-->

– by Joseph Jammer Medina

Netflix’s acquisition of The Cloverfield Paradox is something that seemed to come out of nowhere. One day we were talking about the possibility of it hitting theaters later this year than expected, then one day we’re discussing Netflix picking it up, only for it to drop less than a couple weeks later onto the streaming service.

But how much did Netflix pay for the film? THR has sources close to the situation, and according to them, they purchased the film for “north of $50 million,” and this doesn’t even include the rights for China or home entertainment, which Paramount still has the rights to for the flick.

RELATED – Paramount Plans On Releasing Cloverfield 4 And Further Entries In Theaters

Given the quality of the film (which is divisive at best and a dud at worst), it seems like it’s the best situation for all parties involved. Paramount makes money on the project, which allows them to make sure that the next Cloverfield is a better movie (without taking the financial hit), and Netflix gets both buzz and another big film in their catalog they can leverage.

Here’s what eMarketer’s Paul Verna had to say about Netflix’s benefits from the flick:

“It gets them attention and captures some viewing right off the bat. [No matter if the film doesn’t get the views they want,] they still got a brand jolt.”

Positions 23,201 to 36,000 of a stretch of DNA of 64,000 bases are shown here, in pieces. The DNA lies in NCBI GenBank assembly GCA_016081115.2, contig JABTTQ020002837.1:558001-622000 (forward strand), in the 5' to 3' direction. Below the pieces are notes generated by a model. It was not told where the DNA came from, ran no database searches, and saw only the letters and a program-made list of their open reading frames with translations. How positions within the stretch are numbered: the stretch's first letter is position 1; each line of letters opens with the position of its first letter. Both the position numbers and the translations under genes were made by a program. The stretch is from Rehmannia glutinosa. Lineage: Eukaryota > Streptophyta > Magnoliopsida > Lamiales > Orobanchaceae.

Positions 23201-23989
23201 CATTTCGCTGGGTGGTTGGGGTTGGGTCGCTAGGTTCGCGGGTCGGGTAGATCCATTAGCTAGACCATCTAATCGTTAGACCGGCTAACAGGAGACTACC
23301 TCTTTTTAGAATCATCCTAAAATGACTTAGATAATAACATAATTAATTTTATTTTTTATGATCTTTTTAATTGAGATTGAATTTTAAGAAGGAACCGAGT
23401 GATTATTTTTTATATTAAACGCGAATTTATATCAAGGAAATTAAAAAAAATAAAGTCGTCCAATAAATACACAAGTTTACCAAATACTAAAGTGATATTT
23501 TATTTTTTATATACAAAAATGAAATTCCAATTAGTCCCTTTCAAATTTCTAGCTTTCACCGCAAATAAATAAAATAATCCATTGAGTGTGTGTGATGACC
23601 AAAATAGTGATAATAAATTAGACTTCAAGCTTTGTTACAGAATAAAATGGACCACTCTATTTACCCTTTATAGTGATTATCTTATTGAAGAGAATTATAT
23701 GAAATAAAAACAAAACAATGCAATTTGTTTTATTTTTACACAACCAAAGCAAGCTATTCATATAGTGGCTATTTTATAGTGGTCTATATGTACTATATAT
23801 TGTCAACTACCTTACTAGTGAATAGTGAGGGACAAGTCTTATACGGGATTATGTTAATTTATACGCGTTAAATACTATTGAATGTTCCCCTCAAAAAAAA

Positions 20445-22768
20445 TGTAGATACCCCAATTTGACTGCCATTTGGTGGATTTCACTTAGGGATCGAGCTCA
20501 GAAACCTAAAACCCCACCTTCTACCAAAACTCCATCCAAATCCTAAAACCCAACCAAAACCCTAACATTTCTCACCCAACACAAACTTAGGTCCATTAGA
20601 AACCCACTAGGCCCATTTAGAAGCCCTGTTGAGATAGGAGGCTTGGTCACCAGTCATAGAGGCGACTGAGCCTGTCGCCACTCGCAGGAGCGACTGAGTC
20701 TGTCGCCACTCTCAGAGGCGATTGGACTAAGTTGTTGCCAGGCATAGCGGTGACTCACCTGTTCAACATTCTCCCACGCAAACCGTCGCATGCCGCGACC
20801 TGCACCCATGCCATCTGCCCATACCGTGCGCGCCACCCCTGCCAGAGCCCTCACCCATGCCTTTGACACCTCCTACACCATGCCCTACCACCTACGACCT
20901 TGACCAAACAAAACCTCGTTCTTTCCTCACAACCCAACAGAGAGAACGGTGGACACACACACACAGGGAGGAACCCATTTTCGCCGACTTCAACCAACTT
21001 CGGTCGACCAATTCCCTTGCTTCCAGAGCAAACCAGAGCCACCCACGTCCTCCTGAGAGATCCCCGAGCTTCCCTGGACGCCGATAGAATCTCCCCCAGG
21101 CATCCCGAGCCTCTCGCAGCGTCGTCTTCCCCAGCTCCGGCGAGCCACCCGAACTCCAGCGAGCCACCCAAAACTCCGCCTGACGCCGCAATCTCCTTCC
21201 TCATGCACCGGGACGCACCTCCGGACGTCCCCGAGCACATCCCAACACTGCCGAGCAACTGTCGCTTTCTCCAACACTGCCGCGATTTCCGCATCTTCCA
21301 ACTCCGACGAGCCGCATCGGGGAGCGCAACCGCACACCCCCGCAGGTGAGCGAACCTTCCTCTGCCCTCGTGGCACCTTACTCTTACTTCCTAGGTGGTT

Admittedly, when it comes to Netflix’s movie strategy, the name of the game has been quantity over quality, and no matter what, this is just another feather in their cap. It’s just another plus that this film is a part of an established franchise, which is something they’re lacking.

What do you think? Was $50 million too steep a price for The Cloverfield Paradox? Let us know down below!

Don’t forget to share this post on your Facebook wall and with your Twitter followers! Just hit the buttons on the top of this page.

SOURCE: THR

Joseph Jammer Medina is an author, podcaster, and editor-in-chief of LRM. A graduate of Chapman University's Dodge College of Film and Television, Jammer's always had a craving for stories. From movies, television, and web content to books, anime, and manga, he's always been something of a story junkie.